Arbitration and Conciliation (Amendment) Bill 2018: Union cabinet approved the Arbitration and Conciliation (Amendment) Act bill, 2018 proposing certain amendments to the existing Arbitration and Conciliation Act,1996 (hereinafter The Act), which is declared as an important effort of the Government of India to encourage Institutional Arbitration and to make India a center of robust ADR mechanism in addition to making of certain important amendments to the Arbitration and Conciliation Act,1996. Since the Government could not pass the bill in the Parliament Session, the Government is exploring the possibility of following ordinance route. The amendments are based on the High-level Committee appointed by the Government of India under the Chairmanship of Justice Mr. Srikrishna of the Supreme Court of India. The objective of the bill seems to be to take steps towards institutionalizing the arbitrations in India and to make certain changed to the Arbitration Act. The brief of the important proposed amendments to the Act are as follows:
High Court and Supreme Court recognized Arbitral Institutions: Section 11 of the Act, empowers the High Courts and Supreme Court of India to appoint arbitrators’ in Adhoc-arbitration matters. By the new amendment, the arbitral institutions recognized by the High Courts or Supreme Court of India can be approached by the parties directly for the appointment of arbitrator and parties need not approach the High Courts for the said Matter. The Institutions shall have powers to appoint arbitrators in international commercial arbitration matters if they are recognized by the Supreme court of India and Domestic arbitration if they are recognized by the High Court. The Arbitral institutions should dispose the applications seeking appointment of arbitrator in 30 days and they require to determine the fees also.
Changes to the timelines provided under S.29A: The above said 2015 Act brought in one-year timeline for completion of arbitration proceedings and pronouncement of awards from the date of constitution of the Arbitral Tribunal. But in High-value arbitration and infrastructure arbitration, the timelines became a big challenge for ensuring effective hearings. Hence the new amendment proposes to calculate the times lines from the date of completion of the Pleadings. The amending Act, provides six months’ time for completion of pleadings and 12 months’ time for pronouncement of the award in domestic Arbitrations. But these timelines are not applicable for the international commercial arbitrations seated in India. As per the present Act, the mandate of the Arbitrator comes to an end immediately after 12 months, if they don’t consent for extension and after 18 months, if the court does not extend the time limit. But the present amendment keeps the mandate extended till the application filed before the court is disposed of, after the said 18 months.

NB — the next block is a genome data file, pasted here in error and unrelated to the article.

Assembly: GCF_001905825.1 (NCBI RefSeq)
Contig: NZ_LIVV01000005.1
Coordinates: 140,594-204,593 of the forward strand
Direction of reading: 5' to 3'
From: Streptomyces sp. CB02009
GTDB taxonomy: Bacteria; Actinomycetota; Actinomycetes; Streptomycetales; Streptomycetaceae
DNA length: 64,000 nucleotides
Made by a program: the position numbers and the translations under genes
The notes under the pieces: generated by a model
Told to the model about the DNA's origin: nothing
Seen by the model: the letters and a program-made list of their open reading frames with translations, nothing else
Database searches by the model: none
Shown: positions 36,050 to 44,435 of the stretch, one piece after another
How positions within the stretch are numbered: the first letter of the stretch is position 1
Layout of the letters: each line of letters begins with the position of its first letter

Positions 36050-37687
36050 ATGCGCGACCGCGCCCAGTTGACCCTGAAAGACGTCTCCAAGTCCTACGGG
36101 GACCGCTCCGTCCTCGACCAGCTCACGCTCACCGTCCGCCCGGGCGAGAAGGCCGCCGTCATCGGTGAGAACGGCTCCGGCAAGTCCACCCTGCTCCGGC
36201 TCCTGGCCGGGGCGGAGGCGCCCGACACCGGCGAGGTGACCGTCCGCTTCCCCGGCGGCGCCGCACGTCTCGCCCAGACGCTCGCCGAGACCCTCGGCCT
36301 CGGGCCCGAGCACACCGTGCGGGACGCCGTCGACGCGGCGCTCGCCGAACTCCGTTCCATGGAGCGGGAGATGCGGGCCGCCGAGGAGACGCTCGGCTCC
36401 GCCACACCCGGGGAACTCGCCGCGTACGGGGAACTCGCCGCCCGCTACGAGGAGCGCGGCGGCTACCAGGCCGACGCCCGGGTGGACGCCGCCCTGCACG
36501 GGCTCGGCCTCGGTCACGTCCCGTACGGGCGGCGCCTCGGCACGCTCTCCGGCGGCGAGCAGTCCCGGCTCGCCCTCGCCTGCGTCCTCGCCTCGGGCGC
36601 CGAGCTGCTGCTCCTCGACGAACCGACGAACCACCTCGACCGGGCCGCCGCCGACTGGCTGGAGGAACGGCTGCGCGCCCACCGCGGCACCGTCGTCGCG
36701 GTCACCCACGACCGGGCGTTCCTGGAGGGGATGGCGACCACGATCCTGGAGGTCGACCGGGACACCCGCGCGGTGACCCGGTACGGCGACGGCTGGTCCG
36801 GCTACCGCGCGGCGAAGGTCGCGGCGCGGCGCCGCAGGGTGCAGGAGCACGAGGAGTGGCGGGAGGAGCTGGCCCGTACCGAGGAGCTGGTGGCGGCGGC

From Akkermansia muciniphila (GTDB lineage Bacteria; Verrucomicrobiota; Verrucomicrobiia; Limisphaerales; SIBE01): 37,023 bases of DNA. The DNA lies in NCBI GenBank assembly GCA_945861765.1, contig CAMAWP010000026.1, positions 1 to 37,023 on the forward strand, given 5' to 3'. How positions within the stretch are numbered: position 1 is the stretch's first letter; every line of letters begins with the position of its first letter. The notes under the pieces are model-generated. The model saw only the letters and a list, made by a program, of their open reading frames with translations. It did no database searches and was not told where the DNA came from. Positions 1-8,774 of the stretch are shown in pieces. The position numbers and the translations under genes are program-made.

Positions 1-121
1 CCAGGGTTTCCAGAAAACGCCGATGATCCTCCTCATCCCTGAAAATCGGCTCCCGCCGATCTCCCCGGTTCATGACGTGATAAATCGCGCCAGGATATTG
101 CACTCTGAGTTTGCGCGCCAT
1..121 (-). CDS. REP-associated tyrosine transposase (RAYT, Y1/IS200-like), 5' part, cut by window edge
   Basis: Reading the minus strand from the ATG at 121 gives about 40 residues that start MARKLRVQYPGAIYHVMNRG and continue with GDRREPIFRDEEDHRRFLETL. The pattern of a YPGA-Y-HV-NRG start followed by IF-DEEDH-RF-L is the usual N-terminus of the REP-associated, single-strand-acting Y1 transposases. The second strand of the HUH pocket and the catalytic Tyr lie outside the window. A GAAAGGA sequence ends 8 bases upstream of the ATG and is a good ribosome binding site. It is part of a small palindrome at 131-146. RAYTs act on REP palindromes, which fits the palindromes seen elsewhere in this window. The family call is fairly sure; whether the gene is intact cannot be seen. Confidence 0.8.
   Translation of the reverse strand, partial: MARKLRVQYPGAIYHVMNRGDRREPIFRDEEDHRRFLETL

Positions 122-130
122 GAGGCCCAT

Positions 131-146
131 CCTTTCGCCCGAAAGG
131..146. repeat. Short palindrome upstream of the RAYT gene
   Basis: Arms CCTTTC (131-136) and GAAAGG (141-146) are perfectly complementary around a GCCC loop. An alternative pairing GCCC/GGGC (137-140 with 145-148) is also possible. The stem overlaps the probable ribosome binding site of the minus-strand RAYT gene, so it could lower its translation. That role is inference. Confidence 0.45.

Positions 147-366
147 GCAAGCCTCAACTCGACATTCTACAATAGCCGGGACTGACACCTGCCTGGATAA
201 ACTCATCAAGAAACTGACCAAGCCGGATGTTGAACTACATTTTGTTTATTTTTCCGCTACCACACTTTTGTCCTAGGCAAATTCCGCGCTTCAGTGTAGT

Reduced Scope of Section 17: As per the present Act, a party can approach the arbitrator any time during the proceedings or at any time after making the award till it is enforced. The said powers are to be restricted to the date of making the award and arbitrators will not have powers after making an award to grant any interim relief. That means after award Courts only will have powers to grant interim orders under S.9 of the Act.
Confidentiality of the Arbitration Proceedings: Globally one of the main reasons for parties resorting to arbitration is confidentiality. Hence the amendment proposes a new Section 42A, ensuring confidentiality of the arbitration proceedings except for award. This amendment ensuring confidentiality will encourage foreign parties to choose India seated Arbitrations.
Arbitration Council of India(ACI): Arbitration Council of India is a statutory body created by the above said amendment Act, will grade arbitral institutions and accredit Arbitrators by laying down norms and will take all steps to encourage arbitration and other ADR mechanisms in India. The said council is going to be a body corporate headed by a retired Supreme Court Judge. The council is expected to create a system for grading/ empaneling of existing Arbitral institutions in India. India being a big country, the said effort will bring in discipline and standards among the arbitral institutions. Even though Arbitration is a private dispute resolution mechanism, it requires a regulation as well as efficient supervisory courts. ACI is expected to Act as a regulator for Arbitral Institutions as well as Arbitrators. There is no institution in the world except Chartered Institute of Arbitrators (CIRAB), London doing any kind of certification on the knowledge and skills of the arbitrators. In India, arbitration is considered to be an opportunity for retired technocrats and Judges and in a way, it is a strength for us but it is time to encourage young arbitrators, the above said certification process will surely help them.
Applicability of 2015 Amendments: A new Section 87 is proposed to make it clear that the 2015 Amendments will apply to arbitrations which were initiated after 23rd October 2015 or if parties expressly adopt the same. It also makes it clear that the Courts can apply the provisions of 2015 Amendments only if the above mentioned two situations.
Qualifications and Experience of Arbitrator: The amending Act has proposed to incorporate “Eighth Schedule” to the 1996 Act, which provides a list of qualifications necessary to be an arbitrator. The said qualifications make 10 years’ experience as a lawyer or a Chartered Accountant or an Engineer or technocrat or a former Executive. Even though no country has such specified qualifications for an arbitrator, in the Indian conditions, the said conditions cannot be said to be unreasonable.
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